"How to identify programmer applicants who can't write code" (Wikipedia The FizzBuzz problem, known as% 95% 8F% E9% A1% 8C)), is a problem that makes you want to think about how short and simple it can be written in various languages (bias). I thought about it myself.

If you write it honestly, it looks like this. Check with Gauche.

`fizzbuzz1.scm`

```
(define FizzBuzz
(lambda (n)
(let loop ((x 1) (r '()))
(cond ((> x n) (reverse r))
((and (zero? (modulo x 3)) (zero? (modulo x 5)))
(loop (+ x 1) (cons 'FizzBuzz r)))
((zero? (modulo x 3))
(loop (+ x 1) (cons 'Fizz r)))
((zero? (modulo x 5))
(loop (+ x 1) (cons 'Buzz r)))
(else
(loop (+ x 1) (cons x r)))))))
(display (FizzBuzz 100))
```

No, it's too straightforward, so I rewrote it.

`fizzbuzz2.scm`

```
(define (ch x)
(define (p? n) (zero? (modulo x n)))
(cond ((p? 15) 'FizzBuzz) ((p? 3) 'Fizz) ((p? 5) 'Buzz) (else x)))
(display (map ch (cdr (iota 101))))
```

Was it too sharp this time?

First of all, honestly.

`fizzbuzz1.py`

```
def FizzBuzz(n):
for x in range(1, n+1):
if x % 3 == 0 and x % 5 == 0:
print('FizzBuzz')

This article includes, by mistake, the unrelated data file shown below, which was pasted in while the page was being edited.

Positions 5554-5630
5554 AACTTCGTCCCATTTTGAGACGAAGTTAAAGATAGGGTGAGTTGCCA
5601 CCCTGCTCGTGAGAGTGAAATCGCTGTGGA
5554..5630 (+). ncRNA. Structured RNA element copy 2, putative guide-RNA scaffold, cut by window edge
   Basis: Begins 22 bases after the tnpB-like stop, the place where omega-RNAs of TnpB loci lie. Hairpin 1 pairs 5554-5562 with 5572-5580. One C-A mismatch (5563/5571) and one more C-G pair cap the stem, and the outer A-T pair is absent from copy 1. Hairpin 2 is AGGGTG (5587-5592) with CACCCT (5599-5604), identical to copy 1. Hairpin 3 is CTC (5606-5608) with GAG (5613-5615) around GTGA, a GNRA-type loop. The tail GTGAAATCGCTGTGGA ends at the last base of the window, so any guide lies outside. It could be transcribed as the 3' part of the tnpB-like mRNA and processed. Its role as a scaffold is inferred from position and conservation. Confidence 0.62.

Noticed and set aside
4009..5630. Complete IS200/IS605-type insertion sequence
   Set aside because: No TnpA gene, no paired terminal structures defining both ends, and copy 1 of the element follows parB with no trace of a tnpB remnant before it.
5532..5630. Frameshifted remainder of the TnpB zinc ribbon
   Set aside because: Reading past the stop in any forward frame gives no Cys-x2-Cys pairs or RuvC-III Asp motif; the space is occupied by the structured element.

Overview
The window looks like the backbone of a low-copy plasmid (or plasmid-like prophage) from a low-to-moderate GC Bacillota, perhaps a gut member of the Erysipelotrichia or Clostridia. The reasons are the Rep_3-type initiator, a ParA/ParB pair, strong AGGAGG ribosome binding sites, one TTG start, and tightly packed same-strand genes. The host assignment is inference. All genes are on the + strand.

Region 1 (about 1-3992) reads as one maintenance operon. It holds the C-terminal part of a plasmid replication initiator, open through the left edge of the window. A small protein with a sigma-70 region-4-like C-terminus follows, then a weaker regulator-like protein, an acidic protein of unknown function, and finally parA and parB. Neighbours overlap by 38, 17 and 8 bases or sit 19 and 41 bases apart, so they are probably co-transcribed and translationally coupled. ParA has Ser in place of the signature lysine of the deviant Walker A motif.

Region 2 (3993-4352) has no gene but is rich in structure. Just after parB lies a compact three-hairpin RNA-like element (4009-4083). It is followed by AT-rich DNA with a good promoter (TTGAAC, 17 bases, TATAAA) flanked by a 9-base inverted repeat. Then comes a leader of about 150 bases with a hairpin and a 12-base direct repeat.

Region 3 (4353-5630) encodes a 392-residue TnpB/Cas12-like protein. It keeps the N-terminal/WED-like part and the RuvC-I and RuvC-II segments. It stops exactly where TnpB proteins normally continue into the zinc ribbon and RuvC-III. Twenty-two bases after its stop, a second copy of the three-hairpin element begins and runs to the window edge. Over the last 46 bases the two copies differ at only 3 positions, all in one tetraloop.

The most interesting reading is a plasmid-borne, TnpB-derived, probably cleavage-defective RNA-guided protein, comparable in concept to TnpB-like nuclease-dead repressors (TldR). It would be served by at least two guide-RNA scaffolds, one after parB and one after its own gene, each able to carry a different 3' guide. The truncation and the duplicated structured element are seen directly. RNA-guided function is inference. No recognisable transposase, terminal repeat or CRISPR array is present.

elif x % 3 == 0:
print('Fizz')
elif x % 5 == 0:
print('Buzz')
else:
print(x)
FizzBuzz(100)
```

Let's rewrite this with the glue in the case of Scheme.

`fizzbuzz2.py`

```
def ch(x):
def p(n):
return (x % n == 0)
return ('FizzBuzz' if p(15) else 'Fizz' if p(3) else 'Buzz' if p(5) else x)
print(list(map(ch, range(1,101))))
```

Alright. If you think, If you use the list comprehension notation, you only need one line?

Check with SWI-Prolog and GNU Prolog. I wonder if the combination of between and fail is a bad idea.

`fizzbuzz.pl`

```
fb(X,'FizzBuzz') :- X mod 15 =:= 0, !.
fb(X,'Fizz') :- X mod 3 =:= 0, !.
fb(X,'Buzz') :- X mod 5 =:= 0, !.
fb(X,X).
fizzbuzz(N) :- between(1,N,X), fb(X,R), write(R), write(' '), fail.
% ?- fizzbuzz(100).
```

A straightforward version for the time being.

`fizzbuzz1.c`

```
#include <stdio.h>
int main(void)
{
for (int n = 1; n <= 100; n++)
if (n % 3 == 0 && n % 5 == 0) printf("FizzBuzz ");
else if (n % 3 == 0) printf("Fizz ");
else if (n % 5 == 0) printf("Buzz ");
else printf("%d ", n);
return (0);
}
```

Rewritten using the ternary operator. It's not used as an operator, but it's a little shorter.

`fizzbuzz2.c`

```
#include <stdio.h>
int main(void)
{
for (int n = 1; n <= 100; n++)
n % 3 == 0 && n % 5 == 0 ? printf("FizzBuzz ") :
n % 3 == 0 ? printf("Fizz ") :
n % 5 == 0 ? printf("Buzz ") :
printf("%d ", n);
return (0);
}
```

If you generate a sequence of numbers from 1 to 100 and apply processing to each element, or if you can write multiple judgment expressions in one line, it seems that you can make a short and simple code.